How New Information Can Change Old Social Norms
Can widespread misperceptions about others’ beliefs sustain social norms? How do social norms change when new information becomes available?
In a first paper, we use experiments to test the idea that Donald Trump’s rise in popularity and eventual victory in the 2016 U.S. presidential election causally increased individual’s willingness to publicly express anti-immigrant (xenophobic) views, as well as the social acceptability of such expression.
In a second paper, we show that the vast majority of young married men in Saudi Arabia privately support women working outside the home (WWOH) and substantially underestimate support by other similar men. Correcting these beliefs increases men’s (costly) willingness to help their wives search for jobs. Months later, wives of men whose beliefs were corrected are more likely to have applied and interviewed for a job outside the home. In a recruitment experiment with a local company, randomly informing women about actual support for WWOH leads them to switch from an at-home temporary enumerator job to a higher-paying, outside-the-home version of the job.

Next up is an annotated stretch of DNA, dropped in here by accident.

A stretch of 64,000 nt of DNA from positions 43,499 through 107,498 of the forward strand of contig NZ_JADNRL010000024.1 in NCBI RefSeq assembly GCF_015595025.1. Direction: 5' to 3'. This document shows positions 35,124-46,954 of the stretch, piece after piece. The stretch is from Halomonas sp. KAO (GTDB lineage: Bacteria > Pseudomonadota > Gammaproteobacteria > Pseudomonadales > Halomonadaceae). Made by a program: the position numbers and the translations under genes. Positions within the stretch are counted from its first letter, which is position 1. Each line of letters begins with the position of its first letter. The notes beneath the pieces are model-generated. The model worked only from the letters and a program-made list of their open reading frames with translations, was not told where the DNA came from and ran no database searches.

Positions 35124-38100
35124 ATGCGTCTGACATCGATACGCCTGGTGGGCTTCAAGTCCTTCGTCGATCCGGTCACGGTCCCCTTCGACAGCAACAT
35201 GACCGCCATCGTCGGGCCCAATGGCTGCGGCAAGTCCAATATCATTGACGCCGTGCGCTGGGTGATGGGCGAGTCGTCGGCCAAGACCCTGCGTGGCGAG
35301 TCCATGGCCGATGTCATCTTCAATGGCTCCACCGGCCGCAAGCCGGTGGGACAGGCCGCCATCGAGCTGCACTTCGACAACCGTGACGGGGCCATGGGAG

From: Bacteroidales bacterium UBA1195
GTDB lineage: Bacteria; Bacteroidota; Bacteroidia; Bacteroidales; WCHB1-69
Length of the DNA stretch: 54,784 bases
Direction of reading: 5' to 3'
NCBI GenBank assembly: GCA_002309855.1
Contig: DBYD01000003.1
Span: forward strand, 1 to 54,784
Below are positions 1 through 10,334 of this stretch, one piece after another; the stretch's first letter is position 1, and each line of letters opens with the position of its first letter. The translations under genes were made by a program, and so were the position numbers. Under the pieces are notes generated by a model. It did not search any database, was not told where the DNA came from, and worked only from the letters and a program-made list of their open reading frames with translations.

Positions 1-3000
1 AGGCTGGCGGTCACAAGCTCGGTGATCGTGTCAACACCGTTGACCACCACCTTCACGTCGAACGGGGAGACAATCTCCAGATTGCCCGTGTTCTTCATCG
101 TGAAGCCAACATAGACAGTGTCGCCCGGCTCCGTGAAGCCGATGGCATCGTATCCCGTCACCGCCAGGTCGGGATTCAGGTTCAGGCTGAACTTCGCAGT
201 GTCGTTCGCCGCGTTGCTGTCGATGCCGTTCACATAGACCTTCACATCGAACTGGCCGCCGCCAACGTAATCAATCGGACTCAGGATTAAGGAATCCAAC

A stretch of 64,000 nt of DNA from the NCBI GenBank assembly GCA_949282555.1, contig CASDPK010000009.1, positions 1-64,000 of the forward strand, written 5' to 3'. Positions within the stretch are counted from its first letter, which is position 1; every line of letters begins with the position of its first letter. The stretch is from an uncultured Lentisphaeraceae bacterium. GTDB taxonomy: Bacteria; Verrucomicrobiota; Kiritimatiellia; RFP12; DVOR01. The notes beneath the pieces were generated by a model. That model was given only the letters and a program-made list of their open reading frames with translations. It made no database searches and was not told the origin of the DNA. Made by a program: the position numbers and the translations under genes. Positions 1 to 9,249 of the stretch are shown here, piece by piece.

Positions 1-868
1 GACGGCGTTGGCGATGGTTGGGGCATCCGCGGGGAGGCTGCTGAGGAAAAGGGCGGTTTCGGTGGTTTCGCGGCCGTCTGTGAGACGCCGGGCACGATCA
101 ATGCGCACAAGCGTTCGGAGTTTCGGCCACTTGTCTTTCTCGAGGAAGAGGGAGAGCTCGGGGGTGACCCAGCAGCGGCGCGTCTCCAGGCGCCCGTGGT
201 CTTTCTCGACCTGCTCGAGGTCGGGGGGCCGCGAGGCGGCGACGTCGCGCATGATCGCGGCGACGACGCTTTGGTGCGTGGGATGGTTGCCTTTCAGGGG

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Leonardo Bursztyn is professor of economics at the University of Chicago. His current research uses field experiments to understand how individuals make schooling, consumption, political, and financial decisions—and in particular how these decisions are shaped by individuals’ social environment. Bursztyn's research has been published in leading academic journals, including Econometrica, the American Economic Review, the Quarterly Journal of Economics, the Journal of Political Economy, and the Review of Economic Studies. He is the co-director of the Becker Friedman Institute Political Economics Research Initiative, a research associate at the National Bureau of Economic Research, a fellow at the Bureau for Research and Economic Analysis of Development, and an affiliate at the Jameel Poverty Action Lab. He is also the recipient of a 2016 Sloan Research Fellowship.